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Gas tax talks still mired after letters to Rendell (Pa. Marcellus Shale natural gas extraction tax)
Mainline Media/King Of Prussia Courier ^ | 10/26/2010 | Mark Scolforo

Posted on 10/28/2010 10:28:17 AM PDT by Qbert

HARRISBURG (AP) — An effort by Gov. Ed Rendell to jump-start negotiations on a tax on natural gas extraction from the Marcellus Shale formation produced no movement Wednesday after legislative leaders responded to his call for counterproposals.

The Democratic governor reacted forcefully and blamed Republicans, suggesting the already remote prospects for a deal before he leaves office at the end of this year had become even less likely.

“I am extremely disappointed in the Senate and House Republicans for failing to provide any reasonable compromise on a severance tax rate,” Rendell said in a statement. “Not only have they broken their promise to the people of the commonwealth, they have left the local governments in serious financial trouble and have robbed the state of resources necessary to protect our environment.”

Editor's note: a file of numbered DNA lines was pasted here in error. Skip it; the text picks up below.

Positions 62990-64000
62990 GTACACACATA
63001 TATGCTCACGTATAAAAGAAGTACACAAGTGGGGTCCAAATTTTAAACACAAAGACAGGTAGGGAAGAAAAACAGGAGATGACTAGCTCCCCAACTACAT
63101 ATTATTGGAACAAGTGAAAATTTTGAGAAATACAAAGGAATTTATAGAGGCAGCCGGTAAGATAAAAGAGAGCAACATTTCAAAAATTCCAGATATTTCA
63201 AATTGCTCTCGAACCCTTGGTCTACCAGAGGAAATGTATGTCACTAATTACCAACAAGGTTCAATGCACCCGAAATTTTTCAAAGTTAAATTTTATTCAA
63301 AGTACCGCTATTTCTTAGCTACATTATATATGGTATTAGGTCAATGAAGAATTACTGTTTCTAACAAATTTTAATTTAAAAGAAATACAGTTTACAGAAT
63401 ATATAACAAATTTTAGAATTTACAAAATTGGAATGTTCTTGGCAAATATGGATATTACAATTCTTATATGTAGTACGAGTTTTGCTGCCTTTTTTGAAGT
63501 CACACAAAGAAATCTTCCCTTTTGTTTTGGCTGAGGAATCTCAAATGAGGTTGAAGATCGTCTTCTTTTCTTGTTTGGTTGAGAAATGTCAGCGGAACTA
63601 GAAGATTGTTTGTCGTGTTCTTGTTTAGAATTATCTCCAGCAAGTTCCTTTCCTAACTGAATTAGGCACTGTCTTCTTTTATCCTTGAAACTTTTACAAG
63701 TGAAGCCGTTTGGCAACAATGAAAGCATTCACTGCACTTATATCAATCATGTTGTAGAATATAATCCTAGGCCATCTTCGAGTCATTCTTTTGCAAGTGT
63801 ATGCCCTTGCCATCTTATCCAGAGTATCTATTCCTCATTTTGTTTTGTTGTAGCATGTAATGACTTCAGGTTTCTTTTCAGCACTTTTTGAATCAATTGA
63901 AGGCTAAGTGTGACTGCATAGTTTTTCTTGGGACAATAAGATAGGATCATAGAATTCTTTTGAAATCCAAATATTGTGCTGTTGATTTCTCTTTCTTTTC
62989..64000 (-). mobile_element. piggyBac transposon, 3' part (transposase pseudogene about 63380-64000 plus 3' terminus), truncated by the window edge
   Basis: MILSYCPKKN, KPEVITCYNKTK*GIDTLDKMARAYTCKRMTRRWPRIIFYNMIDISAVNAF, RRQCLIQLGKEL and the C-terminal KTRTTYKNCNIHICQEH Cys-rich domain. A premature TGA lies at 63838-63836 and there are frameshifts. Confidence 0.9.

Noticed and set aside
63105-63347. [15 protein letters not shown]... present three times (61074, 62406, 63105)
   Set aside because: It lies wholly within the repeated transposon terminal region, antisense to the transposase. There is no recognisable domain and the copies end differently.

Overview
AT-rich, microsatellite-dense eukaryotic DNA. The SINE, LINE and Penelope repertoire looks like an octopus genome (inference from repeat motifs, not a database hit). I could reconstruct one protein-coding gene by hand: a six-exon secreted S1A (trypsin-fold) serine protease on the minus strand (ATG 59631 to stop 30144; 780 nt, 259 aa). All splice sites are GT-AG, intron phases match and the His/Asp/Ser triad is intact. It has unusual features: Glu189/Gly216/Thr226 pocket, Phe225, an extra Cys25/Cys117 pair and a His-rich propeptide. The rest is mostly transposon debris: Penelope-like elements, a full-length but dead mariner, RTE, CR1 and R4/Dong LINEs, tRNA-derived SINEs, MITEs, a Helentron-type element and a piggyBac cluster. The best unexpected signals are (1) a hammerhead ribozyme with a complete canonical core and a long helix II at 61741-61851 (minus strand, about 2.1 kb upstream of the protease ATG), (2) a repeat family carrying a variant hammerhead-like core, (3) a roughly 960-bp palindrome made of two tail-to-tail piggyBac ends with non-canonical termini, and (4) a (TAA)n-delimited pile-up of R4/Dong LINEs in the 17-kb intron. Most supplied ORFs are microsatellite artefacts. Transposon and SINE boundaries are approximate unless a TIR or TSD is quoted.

The governor received letters from House Democrats and Senate Republicans, the parties that control their respective chambers, that mostly served to highlight differences that have so far prevented a deal. The letters also were a reminder that time is running out to reach an agreement this year.

Rendell had asked Tuesday for counterproposals to his most recent plan, which called for a tax rate to start at 3 percent and top out at 5 percent.

“Although your approach to have each caucus privately offer an acceptable tax rate is a novel one, we don’t believe it is a realistic way to reach accord,” wrote Senate GOP leaders Joe Scarnati, Dominic Pileggi and Jake Corman. “We are unclear whether you plan to endorse the highest proposal, the lowest one, or some combination thereof.”

They reiterated that they want the starting point of negotiations to be their previously articulated position of a 1.5 percent tax rate for the first five years, and 5 percent after that.